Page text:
Listen to this post

To win, your firm needs “peak performance” from all your people, which, in turn, requires that they be motivated and receive constructive coaching.

THE PROBLEM

In my experience, working with hundreds of firms globally, there is a common propensity for people to react negatively to even well-intentioned feedback.  The person receiving the feedback often experiences the following thoughts about the person giving the feedback:

  • hasn’t taken the time to thoroughly investigate my role and my work so the feedback does not fit and is unhelpful
  • overlooks the obstacles that the firm puts in my way, whether intended or not
  • overlooks that I frequently go the extra mile usually without any acknowledgment or thanks.
  • Candidly, some feel that feedback like this is annoying and demotivating and just makes people want to avoid the person who gave it to them, and at worst, may start looking for a different employer who will appreciate them more.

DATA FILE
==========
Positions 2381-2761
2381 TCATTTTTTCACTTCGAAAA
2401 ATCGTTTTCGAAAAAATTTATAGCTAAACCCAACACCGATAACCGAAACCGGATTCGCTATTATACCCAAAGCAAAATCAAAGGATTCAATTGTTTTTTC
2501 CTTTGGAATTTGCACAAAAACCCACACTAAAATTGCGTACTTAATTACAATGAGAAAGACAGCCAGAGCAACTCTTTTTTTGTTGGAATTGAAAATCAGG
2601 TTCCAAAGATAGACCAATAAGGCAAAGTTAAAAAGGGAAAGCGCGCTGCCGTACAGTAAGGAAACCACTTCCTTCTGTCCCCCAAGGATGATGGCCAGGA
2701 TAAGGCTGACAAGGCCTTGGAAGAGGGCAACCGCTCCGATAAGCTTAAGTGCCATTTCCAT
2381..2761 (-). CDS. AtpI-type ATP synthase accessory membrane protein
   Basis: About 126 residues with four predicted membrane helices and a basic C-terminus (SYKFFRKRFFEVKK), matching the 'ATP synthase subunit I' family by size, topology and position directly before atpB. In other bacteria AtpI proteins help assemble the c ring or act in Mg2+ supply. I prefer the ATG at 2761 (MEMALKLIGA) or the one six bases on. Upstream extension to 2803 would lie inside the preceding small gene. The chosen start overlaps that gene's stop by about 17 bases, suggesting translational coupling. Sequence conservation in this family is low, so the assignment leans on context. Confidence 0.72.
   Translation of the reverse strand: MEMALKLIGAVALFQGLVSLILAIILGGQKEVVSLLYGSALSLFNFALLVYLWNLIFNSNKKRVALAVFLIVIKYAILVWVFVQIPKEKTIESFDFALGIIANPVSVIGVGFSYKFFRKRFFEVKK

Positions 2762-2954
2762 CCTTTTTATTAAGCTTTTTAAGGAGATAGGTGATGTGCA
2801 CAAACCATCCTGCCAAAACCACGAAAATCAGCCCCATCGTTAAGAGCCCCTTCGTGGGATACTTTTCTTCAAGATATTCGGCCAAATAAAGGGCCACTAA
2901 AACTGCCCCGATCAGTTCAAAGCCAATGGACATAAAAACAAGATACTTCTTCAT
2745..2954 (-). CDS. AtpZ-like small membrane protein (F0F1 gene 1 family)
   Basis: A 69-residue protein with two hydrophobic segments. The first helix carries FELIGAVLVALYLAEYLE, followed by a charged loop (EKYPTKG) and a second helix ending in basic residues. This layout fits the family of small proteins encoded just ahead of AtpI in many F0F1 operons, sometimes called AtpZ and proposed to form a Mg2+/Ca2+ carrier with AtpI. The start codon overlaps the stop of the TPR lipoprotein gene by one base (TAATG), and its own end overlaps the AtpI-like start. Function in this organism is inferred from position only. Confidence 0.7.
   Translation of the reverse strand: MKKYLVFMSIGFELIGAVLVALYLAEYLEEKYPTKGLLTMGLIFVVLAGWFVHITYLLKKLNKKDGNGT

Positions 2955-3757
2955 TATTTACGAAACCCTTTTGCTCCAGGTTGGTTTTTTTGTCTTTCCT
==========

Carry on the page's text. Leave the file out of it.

A STEP TOWARD A SOLUTION:

A few days ago, the Harvard Business Review published this well-crafted article, which may very well be a useful resource in training your people to receive feedback with greater resilience.

THE ARTICLE:  

“When You Think You’re Doing Good Work – But Others Don’t”

Five steps to take when you learn that others’ perceptions don’t match up with your own. by award-winning author Marlo Lyons.

HOW YOU MIGHT USE IT

I suggest you consider sharing the article with those to whom you will be giving feedback. You can use it as a catalyst for having a training discussion.

Those who will be giving the feedback also need training and I intend to share this article with them as well as a way to sensitize them to the challenge of giving feedback while avoiding an unintended reaction.

As always, I’m interested in your comments and would be happy to discuss and compare experiences.

Gerry Riskin